Mafi perfectly conveys the emotions and complicated personality of Shirin through her writing. As a Muslim Iranian-American herself, she can identify with Shirin’s struggles and authenticate the experiences within the story. This novel deals with the harsh realities of discrimination and racism towards Muslims, heightened to scary proportions following 9/11 yet still present today. The relevance, detailed descriptions of events, and Shirin’s choices certainly enticed me to continue reading. It’s no surprise this gripping story won numerous accolades and I can easily add mine to the long list.

Click here for a reading guide.

  • Reviewed by Rachel Kaufman


Rachel Kaufman is a current sophomore studying communications at the University of Southern California. She’s passionate about books and hiking with her dog, Scout. Rachel enjoys how books reshape her imagination of the world around her. Rachel knows firsthand how important books are in aiding children’s futures, working with a reading program, Reach Out and Read, by reading, organizing, and donating over 200 children’s books. In her free time you can find her either reading or thinking about what she might read next.

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You Are (Not) Small by Anna Kang

You Are (Not) Small
written by Anna Kang and illustrated by Christopher Weyant (Two Lions, $ 16.99, Ages 2-6).

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A plump, purplish bear-like creature is merrily blowing dandelion seeds across the opening page of this clever, humorous picture book. Enter one large, fuzzy orange-brown foot, stage right. “You are small,” says the new critter to the weed-clutching little one.

This innocent observation kicks off a spirited dialogue between the two. “I am not small. You are big,” purple critter retorts. But the larger one gestures to his pals, noting that he is one of many, all alike. Then more purple ones appear to back up their buddy as well.

Tempers flare, and the dialogue becomes an argument. (Sound familiar, parents?) There are pointed fingers, angry frowns, even insistent shouting. The size debate escalates until BOOM! A huge hairy paw crashes down, followed by diminutive pink critters with yellow parachutes. Fear not, the last line will guarantee laughs from every reader.

You Are (Not) Small is a short, simple book with text that could work as an easy reader, and illustrations that are engaging enough for the youngest picture book set. Readers of all ages will absorb the meta-message about keeping things in perspective and learning to appreciate differences without necessarily comparing them.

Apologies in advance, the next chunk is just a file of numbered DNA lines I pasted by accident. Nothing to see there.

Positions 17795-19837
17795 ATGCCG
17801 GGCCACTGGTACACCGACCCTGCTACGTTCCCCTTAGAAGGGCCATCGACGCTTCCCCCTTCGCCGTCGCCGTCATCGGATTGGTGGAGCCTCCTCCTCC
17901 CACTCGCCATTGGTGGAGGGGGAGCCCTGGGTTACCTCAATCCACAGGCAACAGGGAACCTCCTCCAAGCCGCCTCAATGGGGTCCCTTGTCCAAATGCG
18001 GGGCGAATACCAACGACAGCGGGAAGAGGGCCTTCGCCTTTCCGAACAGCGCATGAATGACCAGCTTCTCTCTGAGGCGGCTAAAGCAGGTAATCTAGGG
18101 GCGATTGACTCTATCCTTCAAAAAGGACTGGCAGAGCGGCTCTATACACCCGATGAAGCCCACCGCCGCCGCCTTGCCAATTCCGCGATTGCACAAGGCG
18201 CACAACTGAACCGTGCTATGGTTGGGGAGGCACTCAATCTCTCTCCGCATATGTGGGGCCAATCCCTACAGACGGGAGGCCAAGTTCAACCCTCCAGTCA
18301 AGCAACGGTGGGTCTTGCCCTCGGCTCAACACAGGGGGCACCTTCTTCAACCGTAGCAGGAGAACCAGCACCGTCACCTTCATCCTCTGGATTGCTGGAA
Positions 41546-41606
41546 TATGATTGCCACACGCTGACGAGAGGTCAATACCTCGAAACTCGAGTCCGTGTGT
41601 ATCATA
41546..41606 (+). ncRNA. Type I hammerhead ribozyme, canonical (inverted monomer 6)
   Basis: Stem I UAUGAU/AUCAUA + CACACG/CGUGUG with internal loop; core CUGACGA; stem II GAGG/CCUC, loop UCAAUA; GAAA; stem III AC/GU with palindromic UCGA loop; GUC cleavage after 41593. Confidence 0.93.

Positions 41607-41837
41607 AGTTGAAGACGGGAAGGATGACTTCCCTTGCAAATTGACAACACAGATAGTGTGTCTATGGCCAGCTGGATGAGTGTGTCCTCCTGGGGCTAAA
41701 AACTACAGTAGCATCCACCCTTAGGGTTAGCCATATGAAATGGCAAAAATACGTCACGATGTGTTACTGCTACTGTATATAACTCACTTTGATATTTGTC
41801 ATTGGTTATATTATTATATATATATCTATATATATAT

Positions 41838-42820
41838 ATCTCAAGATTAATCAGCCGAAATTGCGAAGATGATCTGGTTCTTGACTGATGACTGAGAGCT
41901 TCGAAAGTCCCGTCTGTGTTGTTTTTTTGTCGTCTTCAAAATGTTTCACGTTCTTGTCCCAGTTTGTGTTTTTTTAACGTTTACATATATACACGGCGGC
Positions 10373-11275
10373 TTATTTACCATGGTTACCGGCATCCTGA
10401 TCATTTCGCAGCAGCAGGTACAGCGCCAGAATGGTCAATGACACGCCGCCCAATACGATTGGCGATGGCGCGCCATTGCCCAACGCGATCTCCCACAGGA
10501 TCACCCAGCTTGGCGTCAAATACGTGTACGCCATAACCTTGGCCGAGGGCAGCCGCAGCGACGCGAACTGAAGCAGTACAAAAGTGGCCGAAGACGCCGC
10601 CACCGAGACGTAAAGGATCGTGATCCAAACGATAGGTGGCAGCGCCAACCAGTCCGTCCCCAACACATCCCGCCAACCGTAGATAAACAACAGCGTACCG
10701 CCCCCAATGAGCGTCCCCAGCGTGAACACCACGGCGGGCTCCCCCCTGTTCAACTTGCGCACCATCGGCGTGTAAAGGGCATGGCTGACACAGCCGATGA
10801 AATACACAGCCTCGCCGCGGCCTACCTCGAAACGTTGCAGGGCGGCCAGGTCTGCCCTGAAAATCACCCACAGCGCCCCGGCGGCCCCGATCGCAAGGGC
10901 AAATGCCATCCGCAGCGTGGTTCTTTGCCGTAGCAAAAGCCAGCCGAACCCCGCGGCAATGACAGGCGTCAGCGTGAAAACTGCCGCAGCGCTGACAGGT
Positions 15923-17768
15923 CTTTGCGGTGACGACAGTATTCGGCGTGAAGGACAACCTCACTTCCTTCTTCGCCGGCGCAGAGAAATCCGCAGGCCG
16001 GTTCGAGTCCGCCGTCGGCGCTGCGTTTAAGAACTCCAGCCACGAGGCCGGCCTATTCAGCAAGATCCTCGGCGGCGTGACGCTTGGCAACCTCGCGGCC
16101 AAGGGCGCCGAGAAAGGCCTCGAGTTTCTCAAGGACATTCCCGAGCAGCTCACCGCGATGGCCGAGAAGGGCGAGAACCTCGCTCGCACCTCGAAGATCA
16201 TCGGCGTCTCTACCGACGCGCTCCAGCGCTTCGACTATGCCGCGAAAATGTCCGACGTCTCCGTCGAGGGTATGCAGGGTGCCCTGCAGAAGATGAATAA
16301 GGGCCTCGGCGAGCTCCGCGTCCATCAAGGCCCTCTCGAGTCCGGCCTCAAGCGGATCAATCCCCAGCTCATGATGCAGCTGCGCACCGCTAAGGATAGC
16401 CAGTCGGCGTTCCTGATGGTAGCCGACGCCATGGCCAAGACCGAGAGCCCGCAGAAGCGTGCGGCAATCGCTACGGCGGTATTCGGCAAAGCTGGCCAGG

This is a great picture book for those who feel small or tall due to their relative ages or statures. It will spark fun conversations about the way we see ourselves and one another. The thickly-outlined, expressive animals are appealing in a Muppet-like fashion. They all share tiny round ears and large oval noses that make them appear to be related despite their differences in size. At just 91 words, this is a short and funny bedtime book choice with (not) a little kid appeal!

Click here for a very cool downloadable growth chart.

– Reviewed by Cathy Ballou Mealey

      Where Obtained:  I received a review copy from the publisher and received no compensation.  The opinions expressed here are my own.

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Secrets of Love and Forgiveness

While there may be a lot of children’s books about bullying, Desmond and the Very Mean Word ($15.99, Candlewick, ages 6 and up) by Archbishop Desmond Tutu and Douglas Carlton Abrams with illustrations by A. G. Ford, stands out for several reasons.

First and foremost is that this story is based on a true account from the childhood of Nobel Peace Prize winner Archbishop Desmond Tutu of South Africa. Second is the book’s overriding theme of forgiveness as a way to free one’s soul of hate, hurt and bitterness.  Readers learn that “getting back” at someone who causes the hurt only breeds a vicious cycle of more hostility.

DesmondCover-Jpeg

Not every child bullied will be able to embrace this philosophy. Not every parent will agree with this approach, but it certainly warrants consideration and may serve as a good starting point for a conversation on racism in the 21st century.

In apartheid era South Africa, young Desmond, a black youth, is pedaling his shiny new bike (the only one in his township) and is harassed by several white boys who call him something cruel and hurtful. Desmond, quite shaken by the experience, arrives at Father Trevor’s office. Once in this caring man’s presence, the boy forgets his main purpose for the visit – to show the man who played such an important role in Desmond’s life the thing that was bringing him newfound joy – the bicycle. Instead Desmond shares his pain with Father Trevor who asks the youngster if he can forgive the mean boys for using such a mean, hurtful word.  “No! Never!” replies an angry Desmond.

Readers learn at the book’s end that Father Trevor (Huddleston), in addition to being a mentor to so many, was also a prominent and influential voice in the anti-apartheid movement. His dreams of peace and equality in South Africa, where he rose to the position of Archbishop, were eventually realized, but not without years of struggle. There were thousands of Desmonds being hurt daily, and this one particular Desmond could not erase the very mean word from his mind. It seemed to rear its ugly head everywhere. When Father Trevor shares the secret of forgiveness as a powerful way to heal hearts, Desmond realizes he is finally ready to forgive, and once doing so becomes free of all the hurt he’s been feeling.

Desmond and the Very Mean Word is ideal for a circle time discussion in elementary school during Bullying Prevention Awareness Month and for Social Science classes to use to explore apartheid and segregation.  The book’s message is a positive one especially when you consider the peaceful paths both Archbishops followed. Ford’s vivid artwork adds just the right combination of mood and locale to the story and helps make this book a truly enjoyable read.

Reviewed by Ronna Mandel.